“Oh, Raven, I’m so glad to meet you, too. I insisted your father bring me to you. It is my fervent hope that the two of us may become friends.”
Raven looked from her father to the woman. “Thank you, Father, for bringing her to me.” Turning to the new queen, she said hesitantly, “That would be nice, Queen Lydia.”
“Please, dear, call me Lydia. After all, I’m your new stepmother now.”
“Yes, I guess you are,” Raven replied warily. After all these years, her father was visiting her in the tower. Was it the influence of his new bride? Did she really want to be her friend or was she just curious about the princess hidden away in the tower?
So many questions were running through her sharp, young mind.
Nanny arrived with her breakfast tray. Shocked to see the king and queen with Raven, she took a step back. “Pardon me; I didn’t know the princess had visitors. I’ll just leave her tray.” The woman nervously set the tray on the table and made her exit quickly.
“We’ll leave you to your breakfast. I hope you won’t mind if I stop by again for a visit, my dear,” Lydia said as the king turned to go.
“Feel free to stop by anytime,” Raven replied. “You, too, of course, Father.”
King George cleared his throat. “Yes, yes, of course. Enjoy your breakfast.”
The royal couple left her then. Raven took a sip of her juice and played the entire scene over in her head.
Seventeen years ago, her mother had fled the kingdom, for reasons unknown and never revealed to Raven. She had been banished to spend her days in the tower at the tender age of three. She had always assumed it was because her father was nursing a broken heart and couldn’t deal with running a kingdom and raising a child. He had put Nanny in charge of her. Now he had a new bride. Would things change drastically in the castle? She waited anxiously for Nanny to return as she ate her breakfast.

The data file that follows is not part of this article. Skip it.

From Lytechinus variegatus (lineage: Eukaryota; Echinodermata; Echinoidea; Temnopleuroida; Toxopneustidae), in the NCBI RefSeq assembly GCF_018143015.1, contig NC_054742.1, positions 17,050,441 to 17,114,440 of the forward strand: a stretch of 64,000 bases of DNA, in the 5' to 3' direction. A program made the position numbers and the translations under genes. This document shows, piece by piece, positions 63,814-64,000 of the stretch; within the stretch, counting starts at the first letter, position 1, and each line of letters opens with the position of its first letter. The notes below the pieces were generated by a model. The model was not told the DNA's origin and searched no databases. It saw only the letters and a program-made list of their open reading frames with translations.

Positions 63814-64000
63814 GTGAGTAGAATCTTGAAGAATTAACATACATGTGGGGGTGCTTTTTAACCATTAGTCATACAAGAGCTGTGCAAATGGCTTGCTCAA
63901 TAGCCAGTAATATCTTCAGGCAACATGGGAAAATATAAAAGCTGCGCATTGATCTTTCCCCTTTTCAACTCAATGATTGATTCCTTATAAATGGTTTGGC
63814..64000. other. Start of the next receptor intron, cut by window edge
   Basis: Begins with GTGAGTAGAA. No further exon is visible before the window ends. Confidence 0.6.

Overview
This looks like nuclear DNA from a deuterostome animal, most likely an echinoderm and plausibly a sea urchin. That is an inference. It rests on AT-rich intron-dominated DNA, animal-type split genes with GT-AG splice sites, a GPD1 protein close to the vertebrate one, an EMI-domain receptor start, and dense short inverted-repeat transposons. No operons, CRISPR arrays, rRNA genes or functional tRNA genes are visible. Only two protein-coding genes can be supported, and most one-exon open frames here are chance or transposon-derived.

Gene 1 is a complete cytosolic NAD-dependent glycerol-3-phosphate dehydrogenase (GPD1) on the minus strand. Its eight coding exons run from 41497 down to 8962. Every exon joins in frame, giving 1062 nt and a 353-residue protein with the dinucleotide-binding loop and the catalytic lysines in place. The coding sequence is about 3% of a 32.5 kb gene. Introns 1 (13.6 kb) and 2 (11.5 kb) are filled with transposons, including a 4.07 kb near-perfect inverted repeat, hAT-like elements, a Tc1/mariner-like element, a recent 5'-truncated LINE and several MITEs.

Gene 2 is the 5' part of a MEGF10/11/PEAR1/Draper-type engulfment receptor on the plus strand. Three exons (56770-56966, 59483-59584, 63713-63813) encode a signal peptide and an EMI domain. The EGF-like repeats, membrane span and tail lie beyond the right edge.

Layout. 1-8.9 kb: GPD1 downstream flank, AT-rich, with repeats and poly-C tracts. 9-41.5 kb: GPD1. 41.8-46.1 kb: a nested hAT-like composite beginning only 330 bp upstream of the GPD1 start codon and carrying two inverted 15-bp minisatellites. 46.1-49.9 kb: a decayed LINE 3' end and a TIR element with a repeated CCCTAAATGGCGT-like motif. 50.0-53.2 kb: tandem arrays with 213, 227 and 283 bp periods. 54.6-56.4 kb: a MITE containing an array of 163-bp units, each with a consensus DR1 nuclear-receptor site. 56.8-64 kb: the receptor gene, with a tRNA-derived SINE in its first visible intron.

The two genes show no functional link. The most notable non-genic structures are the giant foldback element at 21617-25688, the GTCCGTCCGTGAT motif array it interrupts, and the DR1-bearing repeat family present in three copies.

She didn’t have to wait long, for as soon as Nanny knew the king and queen were no longer in the tower, she hotfooted it back upstairs to her beloved Raven.
“Oh, Nanny, come in,” she said as the kindly woman entered the room. “Please sit down and chat with me.”
“Are you all right, my dear Raven?” the woman, her trusted friend asked.
“My father, he’s aged so,” she replied.
“Yes, he has. Queen Lydia has been kind to the staff, and I understand it was she who convinced him to visit you this morning.”
“Why does he hate me so?” Raven asked with tears in her eyes.
“He doesn’t hate you, my dear sweet girl. I believe he is frightened of you.”
“Why would he be frightened of me?” she asked.
Nanny took a deep breath. “It’s time you knew the truth. When you were born, your father loved you with all his heart. He doted on his baby princess. He and your mother, Queen Natisha, were very much in love. But when you were three years old, your appearance changed drastically. Your hair and your eyes changed to the color they are now. He had never seen anything like it, none of us had. He blamed your dear mother, calling her a witch, banishing her from his life. She left, broken-hearted. After that, he had the tower made ready for you and sent you here to stay. I was asked to care for you.”
“He thinks my mother was a witch?” Raven asked in disbelief. “So she didn’t leave because she wanted to?”
“Your mother passed away, and she is buried on the grounds. Your father had her returned here when he heard the news. I don’t think he ever got over losing her, and I believe he regretted his hasty decision. I’ll take you to her.”
Raven was reeling from the news. “My mother is dead.”
“I’m afraid so, my dear.”
The tears began to fall, and Nanny comforted her as best she could. Together, the two of them quietly walked down the stairs and out the rear door of the castle. Nanny took her to the cemetery where her mother’s remains were buried. As the young girl knelt at her mother’s grave, she wept. “Mama, I’ll never forget you.”
When she got up later, she turned to Nanny and said, “I’m ready to go.”
Safe and sound back in her tower home, Raven collapsed on her bed. “I’d like to be alone if you don’t mind. I’ll speak to you later. Thank you, Nanny.”
“Whatever you wish, my dear. I’ll bring your lunch to you in a little while.” Nanny left her alone to ponder what she had learned and to grieve for the mother that was lost to her forever.
Raven was still in shock at hearing the circumstances behind her mother’s disappearance and her banishment to the tower. As she walked to the mirror and touched her long hair, she sighed. What is so wrong with me?